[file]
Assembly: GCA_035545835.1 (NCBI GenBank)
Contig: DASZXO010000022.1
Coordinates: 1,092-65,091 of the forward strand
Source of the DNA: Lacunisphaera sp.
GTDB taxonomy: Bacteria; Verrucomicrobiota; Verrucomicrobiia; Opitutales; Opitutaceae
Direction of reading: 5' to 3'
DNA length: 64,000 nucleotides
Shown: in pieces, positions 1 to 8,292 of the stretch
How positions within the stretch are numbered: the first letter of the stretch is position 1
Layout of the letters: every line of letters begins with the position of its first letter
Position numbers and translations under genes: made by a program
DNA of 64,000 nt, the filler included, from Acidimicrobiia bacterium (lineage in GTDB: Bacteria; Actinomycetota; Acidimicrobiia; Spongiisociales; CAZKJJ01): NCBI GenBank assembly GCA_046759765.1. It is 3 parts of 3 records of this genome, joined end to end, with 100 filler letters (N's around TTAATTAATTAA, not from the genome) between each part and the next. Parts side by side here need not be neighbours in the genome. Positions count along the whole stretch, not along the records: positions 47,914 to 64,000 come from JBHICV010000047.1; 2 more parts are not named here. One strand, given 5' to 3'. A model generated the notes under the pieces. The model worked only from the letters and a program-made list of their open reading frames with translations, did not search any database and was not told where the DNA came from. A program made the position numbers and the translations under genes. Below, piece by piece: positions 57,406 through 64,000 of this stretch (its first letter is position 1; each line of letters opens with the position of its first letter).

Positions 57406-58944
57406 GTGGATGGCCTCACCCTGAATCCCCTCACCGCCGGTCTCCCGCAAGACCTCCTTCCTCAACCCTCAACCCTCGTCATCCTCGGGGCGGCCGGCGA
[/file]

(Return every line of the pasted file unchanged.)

Assembly: GCA_035545835.1 (NCBI GenBank)
Contig: DASZXO010000022.1
Coordinates: 1,092-65,091 of the forward strand
Source of the DNA: Lacunisphaera sp.
GTDB taxonomy: Bacteria; Verrucomicrobiota; Verrucomicrobiia; Opitutales; Opitutaceae
Direction of reading: 5' to 3'
DNA length: 64,000 nucleotides
Shown: in pieces, positions 1 to 8,292 of the stretch
How positions within the stretch are numbered: the first letter of the stretch is position 1
Layout of the letters: every line of letters begins with the position of its first letter
Position numbers and translations under genes: made by a program
DNA of 64,000 nt, the filler included, from Acidimicrobiia bacterium (lineage in GTDB: Bacteria; Actinomycetota; Acidimicrobiia; Spongiisociales; CAZKJJ01): NCBI GenBank assembly GCA_046759765.1. It is 3 parts of 3 records of this genome, joined end to end, with 100 filler letters (N's around TTAATTAATTAA, not from the genome) between each part and the next. Parts side by side here need not be neighbours in the genome. Positions count along the whole stretch, not along the records: positions 47,914 to 64,000 come from JBHICV010000047.1; 2 more parts are not named here. One strand, given 5' to 3'. A model generated the notes under the pieces. The model worked only from the letters and a program-made list of their open reading frames with translations, did not search any database and was not told where the DNA came from. A program made the position numbers and the translations under genes. Below, piece by piece: positions 57,406 through 64,000 of this stretch (its first letter is position 1; each line of letters opens with the position of its first letter).

Positions 57406-58944
57406 GTGGATGGCCTCACCCTGAATCCCCTCACCGCCGGTCTCCCGCAAGACCTCCTTCCTCAACCCTCAACCCTCGTCATCCTCGGGGCGGCCGGCGA